The origin of various martial arts is a fascinating subject to ponder over. And the case of Brazilian Jiu-Jitsu is no exception to this. There are many people that would like to know the exact lineage of BJJ. Well, BJJ stems from the incorporation and the refinement of various Judo techniques. And at the essence of Judo is the grandfather of all grappling techniques – Japanese Jiu-Jitsu. Since Brazilian Jiu-Jitsu and Japanese Jiu-Jitsu only differ in terms of their names by virtue of the country they represent – many people are interested if there are any similarities and differences between these martial arts.
Japanese Jiu-Jitsu evolved as a life-or-death system of skills and techniques. They were originally created back in the day of the Samurai warriors and the ninjas. As you may expect, these were people that frequently went to battle in which they risked losing their lives to their opponents. So, it’s clear that they needed a martial arts system that they could use for unarmed combat. And Japanese Jiu-Jitsu was borne out of this need.
Today Japanese Jiu-Jitsu is taught in a much more traditional martial arts setting. The traditional values of discipline and hierarchy take precedence. Moreover, Japanese Jiu-Jitsu practitioners learn their craft through solo drills and drills with their partners in low-resistance drills and in medium-resistance drills.
Due to this traditional base – Japanese Jiu-Jitsu hasn’t really evolved a lot through time. The masters of this craft are focused on teaching the techniques to their students as best as they can. They aren’t focused at all to inventing new things and new techniques that they can effectively implement in their system.
The Japanese Jiu-Jitsu techniques are much better utilized in a real fight scenario. They will give you the biggest return for the smallest investment. These techniques are very effective to use in scenarios when you have to act quickly and deal with your opponent as quickly as possible.
Brazilian Jiu-Jitsu was developed in great ways by the Gracie family of Brazil. In fact, there are people that still call this martial art Gracie Jiu-Jitsu instead of Brazilian Jiu-Jitsu due to immense contribution that this family has on developing the craft. One of the strongest points of this martial art is that even a physically weaker person can use its techniques against a more powerful, stronger opponent – with devastating effectiveness. One of the founders of BJJ, Helio Gracie himself, was known to be a person with a very small-frame and physically weak. So, he had to work around this issue and he started to refine the various Judo techniques and make them work for a person of a smaller stature and frame – like himself. To that end, Japanese Jiu-Jitsu won’t give you any significant advantage over a stronger opponent – unlike BJJ.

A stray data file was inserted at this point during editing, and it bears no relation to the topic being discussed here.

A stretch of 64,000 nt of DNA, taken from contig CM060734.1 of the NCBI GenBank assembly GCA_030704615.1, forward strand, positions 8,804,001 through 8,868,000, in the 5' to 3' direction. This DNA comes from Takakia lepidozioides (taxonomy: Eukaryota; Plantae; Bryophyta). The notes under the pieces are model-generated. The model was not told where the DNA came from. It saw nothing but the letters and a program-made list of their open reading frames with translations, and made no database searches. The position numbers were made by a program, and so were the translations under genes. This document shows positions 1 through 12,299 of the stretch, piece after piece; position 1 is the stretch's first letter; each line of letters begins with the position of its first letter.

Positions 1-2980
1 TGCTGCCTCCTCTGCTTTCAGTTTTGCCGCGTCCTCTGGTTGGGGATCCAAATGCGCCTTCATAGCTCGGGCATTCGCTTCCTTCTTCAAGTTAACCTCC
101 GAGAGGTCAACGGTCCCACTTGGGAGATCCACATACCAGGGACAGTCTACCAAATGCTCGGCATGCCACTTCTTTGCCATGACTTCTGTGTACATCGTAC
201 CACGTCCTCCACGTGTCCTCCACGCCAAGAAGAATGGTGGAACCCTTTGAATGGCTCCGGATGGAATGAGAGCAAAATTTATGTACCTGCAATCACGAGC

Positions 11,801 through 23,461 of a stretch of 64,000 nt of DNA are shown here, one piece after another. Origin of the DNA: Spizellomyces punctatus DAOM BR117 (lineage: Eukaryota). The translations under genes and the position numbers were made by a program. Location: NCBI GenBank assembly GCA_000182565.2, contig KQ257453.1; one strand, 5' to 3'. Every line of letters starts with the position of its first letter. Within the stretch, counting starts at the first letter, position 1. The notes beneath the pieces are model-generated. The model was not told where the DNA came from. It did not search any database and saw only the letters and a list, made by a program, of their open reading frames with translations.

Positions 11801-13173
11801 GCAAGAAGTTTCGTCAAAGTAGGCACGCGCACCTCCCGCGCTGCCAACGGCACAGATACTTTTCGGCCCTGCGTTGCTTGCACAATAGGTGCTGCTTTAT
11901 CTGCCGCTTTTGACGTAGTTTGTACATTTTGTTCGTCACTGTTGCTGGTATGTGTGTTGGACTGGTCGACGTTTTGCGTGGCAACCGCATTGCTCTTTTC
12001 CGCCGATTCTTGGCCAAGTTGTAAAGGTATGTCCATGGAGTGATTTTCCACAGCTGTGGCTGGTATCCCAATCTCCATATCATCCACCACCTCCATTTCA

One of the biggest differences between Japanese Jiu-Jitsu and BJJ is in the method of training. As we have mentioned before, the Japanese Jiu-Jitsu practitioners mostly favor the approach of hierarchy and stability. This is not to say that there is no hierarchy or stability in BJJ. However, the evolution of BJJ is much more volatile. Even white belts are known to try things out and develop new techniques that are then successfully implemented even at higher levels. And even a true black belt is known to have been caught sleeping for a moment and tap to a white belt’s unexpected new flashy move.
There is a much bigger focus in sparring when it comes to BJJ. And we’re talking about full-speed, full-force sparring. What you will see on the BJJ mats is unlike what you will see in many of the other martial arts. If you train BJJ, then you will get a lot more chances to try new techniques in highly-volatile settings. So, if something consistently works for you in hectic BJJ rolling sessions against different opponents – then you will know that it’s a solid, legit technique.
Finally, BJJ at its core was developed as a set of self-defense tactics and techniques. And to that end – it’s a highly effective martial art in a real fight, even against stronger and more powerful opponents. However, there is a huge focus on BJJ as a sport. There are many techniques that are being developed for BJJ that won’t work in a real fight – but that will get you points and guard-passes and even submissions in a sports setting.
At the very least, we must mention that there are many similarities between BJJ and Japanese Jiu-Jitsu, too. Both of these martial arts use locks, pins, and chokes. And BJJ comes as a descendant of Japanese Jiu-Jitsu. By now you’ve learned about some of the most important differences between these two martial arts. We hope that this will help you improve your knowledge and skills in martial arts in general.
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